Nominate Issaquah environmentalists for honors

October 9, 2012

NEW — 11:50 a.m. Oct. 9, 2012

City leaders put out a call last month for Sustainable Community Award nominees.

The honor is divided into categories for the Ruth Kees Environmental Award for a Sustainable Community and the Sustainable Community Award.

The honor named for Kees is the highest environmental award in Issaquah, and the Sustainable Community Award recognizes significant achievements and positive results of individuals.

Past Kees honorees include late City Council President Maureen McCarry, late Mountains to Sound Greenway pioneer Ted Thomsen and Issaquah Alps Trails Club President David Kappler, a former councilman.

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Maureen McCarry receives city’s top environmental award

March 22, 2011

Maureen McCarry smiles March 21 as her husband Tom Knollmann and the City Hall audience applaud her for receiving the Ruth Kees Environmental Award. By Greg Farrar

The latest recipient of the top environmental honor in Issaquah acted as a guiding force — in public and behind the scenes — in the long-running effort to shape neighborhoods and preserve undeveloped land.

Leaders elevated Maureen McCarry into the pantheon alongside other important conservation activists, and bestowed the Ruth Kees Environmental Award for a Sustainable Community on the former councilwoman at a City Hall ceremony March 21.

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Maureen McCarry receives city’s top environmental honor

March 21, 2011

NEW — 8 p.m. March 21, 2011

The latest recipient of the top environmental honor in Issaquah acted as a guiding force — in public and behind the scenes — in the long-running effort to shape neighborhoods and preserve undeveloped land.

Leaders elevated Maureen McCarry into the pantheon alongside other important conservation activists, and bestowed the Ruth Kees Environmental Award for a Sustainable Community on the former councilwoman at a City Hall ceremony Monday night.

Mayor Ava Frisinger cited the countless hours McCarry contributed to forge agreements outlining construction in the Issaquah Highlands and Talus, preserve forested Park Pointe near Issaquah High School and strengthen tree-protection rules.

The mayor and Council President John Traeger selected McCarry for the honor after receiving numerous nominations for the former councilwoman, a Squak Mountain resident.

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Nominate environmentalists for Ruth Kees award

January 25, 2011

Nominate environmentalists for the top city eco-honor — the Ruth Kees Environmental Award for a Sustainable Community.

The annual award recognizes people for a record of outstanding commitment to natural resource preservation. Kees, a teacher, mentor and role model, advocated open space preservation and environmental protection.

The application is available on the municipal website. Submit nominations until 5 p.m. Feb. 25.

Then, a committee reviews nominees and recommends a group of finalists to Mayor Ava Frisinger and City Council President John Traeger for selection.

The award is usually presented at a spring or summer council meeting.

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Nominate Issaquah environmentalists for top ‘green’ honor

January 21, 2011

NEW — 4 p.m. Jan. 21, 2011

Nominate environmentalists for the top city eco-honor — the Ruth Kees Environmental Award for a Sustainable Community.

The annual award recognizes people for a record of outstanding commitment to natural resource preservation. Kees, a teacher, mentor and role model, advocated open space preservation and environmental protection.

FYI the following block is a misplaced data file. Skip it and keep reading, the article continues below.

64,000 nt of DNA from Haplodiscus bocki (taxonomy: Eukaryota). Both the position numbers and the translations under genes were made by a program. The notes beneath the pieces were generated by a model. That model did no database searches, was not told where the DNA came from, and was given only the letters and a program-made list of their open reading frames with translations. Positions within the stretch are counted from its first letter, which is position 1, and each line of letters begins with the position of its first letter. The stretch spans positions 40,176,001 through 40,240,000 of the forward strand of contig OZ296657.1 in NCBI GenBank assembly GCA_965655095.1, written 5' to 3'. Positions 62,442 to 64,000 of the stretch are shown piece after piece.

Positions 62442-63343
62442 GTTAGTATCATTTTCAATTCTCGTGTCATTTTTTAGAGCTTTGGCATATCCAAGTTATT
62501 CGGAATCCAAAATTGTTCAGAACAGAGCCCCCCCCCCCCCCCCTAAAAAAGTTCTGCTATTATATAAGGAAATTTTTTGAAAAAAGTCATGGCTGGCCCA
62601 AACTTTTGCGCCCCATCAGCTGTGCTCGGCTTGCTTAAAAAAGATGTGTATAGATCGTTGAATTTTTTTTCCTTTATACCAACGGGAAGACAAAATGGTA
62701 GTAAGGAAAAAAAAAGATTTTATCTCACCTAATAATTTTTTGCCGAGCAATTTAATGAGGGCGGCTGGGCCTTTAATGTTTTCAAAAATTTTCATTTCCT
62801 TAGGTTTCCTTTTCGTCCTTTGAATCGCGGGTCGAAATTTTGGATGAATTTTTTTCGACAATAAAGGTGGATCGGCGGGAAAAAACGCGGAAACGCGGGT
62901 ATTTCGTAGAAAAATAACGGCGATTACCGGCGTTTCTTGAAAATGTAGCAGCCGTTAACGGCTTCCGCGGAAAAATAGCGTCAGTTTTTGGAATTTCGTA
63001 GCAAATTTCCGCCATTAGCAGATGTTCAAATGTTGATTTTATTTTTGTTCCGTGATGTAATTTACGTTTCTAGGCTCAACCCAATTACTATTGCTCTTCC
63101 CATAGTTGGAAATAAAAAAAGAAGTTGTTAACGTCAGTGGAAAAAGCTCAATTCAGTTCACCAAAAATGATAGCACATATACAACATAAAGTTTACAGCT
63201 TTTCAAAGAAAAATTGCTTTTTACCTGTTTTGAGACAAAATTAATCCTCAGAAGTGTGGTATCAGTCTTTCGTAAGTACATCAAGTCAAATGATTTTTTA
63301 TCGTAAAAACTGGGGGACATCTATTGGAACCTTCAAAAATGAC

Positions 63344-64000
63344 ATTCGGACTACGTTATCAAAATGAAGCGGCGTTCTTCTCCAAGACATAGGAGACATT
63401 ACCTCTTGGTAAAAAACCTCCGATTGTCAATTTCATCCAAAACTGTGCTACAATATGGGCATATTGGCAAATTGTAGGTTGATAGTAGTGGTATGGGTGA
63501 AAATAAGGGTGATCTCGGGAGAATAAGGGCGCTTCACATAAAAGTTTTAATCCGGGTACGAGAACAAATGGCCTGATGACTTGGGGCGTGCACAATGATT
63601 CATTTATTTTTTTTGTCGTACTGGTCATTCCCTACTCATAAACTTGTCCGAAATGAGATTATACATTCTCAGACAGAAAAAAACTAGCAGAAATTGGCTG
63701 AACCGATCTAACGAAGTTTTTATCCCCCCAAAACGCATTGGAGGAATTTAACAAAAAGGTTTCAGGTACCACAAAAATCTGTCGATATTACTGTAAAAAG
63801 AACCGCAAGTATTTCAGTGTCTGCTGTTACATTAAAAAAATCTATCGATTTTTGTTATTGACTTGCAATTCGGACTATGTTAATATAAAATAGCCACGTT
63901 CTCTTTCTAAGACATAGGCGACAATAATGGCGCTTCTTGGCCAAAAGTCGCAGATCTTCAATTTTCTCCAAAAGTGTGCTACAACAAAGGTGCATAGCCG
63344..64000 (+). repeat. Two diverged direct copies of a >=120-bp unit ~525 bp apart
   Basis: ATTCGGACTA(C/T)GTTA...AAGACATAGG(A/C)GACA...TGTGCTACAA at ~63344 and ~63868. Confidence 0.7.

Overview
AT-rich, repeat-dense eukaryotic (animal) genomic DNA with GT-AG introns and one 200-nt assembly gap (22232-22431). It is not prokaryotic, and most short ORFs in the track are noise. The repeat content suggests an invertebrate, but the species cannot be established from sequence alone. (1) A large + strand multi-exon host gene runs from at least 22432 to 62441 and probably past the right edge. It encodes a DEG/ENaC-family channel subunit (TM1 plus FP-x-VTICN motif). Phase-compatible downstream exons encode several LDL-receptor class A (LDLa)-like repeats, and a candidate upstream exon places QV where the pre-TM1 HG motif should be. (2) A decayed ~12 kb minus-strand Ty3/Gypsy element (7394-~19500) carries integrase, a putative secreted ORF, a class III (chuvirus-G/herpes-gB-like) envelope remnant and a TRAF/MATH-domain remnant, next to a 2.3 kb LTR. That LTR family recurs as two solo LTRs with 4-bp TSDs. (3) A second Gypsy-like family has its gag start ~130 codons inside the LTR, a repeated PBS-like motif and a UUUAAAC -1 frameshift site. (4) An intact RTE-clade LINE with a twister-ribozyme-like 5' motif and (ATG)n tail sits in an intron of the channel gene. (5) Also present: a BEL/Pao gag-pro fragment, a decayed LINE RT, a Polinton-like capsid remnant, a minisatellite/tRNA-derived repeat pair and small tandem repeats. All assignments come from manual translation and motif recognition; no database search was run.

The city put out a call for applications Friday. Submit nominations until 5 p.m. Feb. 25.

Then, a committee reviews nominees and recommends a group of finalists to Mayor Ava Frisinger and City Council President John Traeger for selection.

The award is usually presented at a spring or summer council meeting.

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Greenway pioneer receives top environmental honor

July 13, 2010

Mountains to Sound Greenway pioneer Ted Thomsen — “the unsung hero” behind the 101-mile greenbelt — received the highest environmental honor in Issaquah in a City Hall ceremony last week.

The late Thomsen received the Ruth Kees Award for a Sustainable Community — the prize named for the late environmentalist, a tireless advocate for open space preservation. The city selected Thomsen for the yearslong effort to establish a billboard-free greenbelt from Seattle to Central Washington along Interstate 90.

Cynthia Welti, Mountains to Sound Greenway Trust executive director, nominated Thomsen for the honor.

“He was essential to bringing the greenway vision to fruition,” she recalled in the nomination. “Ted is the unsung hero of the launch of this tremendous coalition effort.”

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Greenway leader receives top environmental honor

July 6, 2010

NEW — 7:50 p.m. July 6, 2010

Mountains to Sound Greenway pioneer Ted Thomsen — “the unsung hero” behind the 101-mile greenbelt — received the highest environmental honor in Issaquah on Tuesday night.

The late Thomsen received the Ruth Kees Award for a Sustainable Community — the prize named for late environmentalist, a tireless advocate for open space preservation. The city selected Thomsen for the yearslong effort to establish a billboard-free greenbelt from Seattle to Central Washington along Interstate 90.

Cynthia Welti, Mountains to Sound Greenway Trust executive director, nominated Thomsen for the honor.

“He was essential to bringing the greenway vision to fruition,” she recalled in the nomination. “Ted is the unsung hero of the launch of this tremendous coalition effort.”

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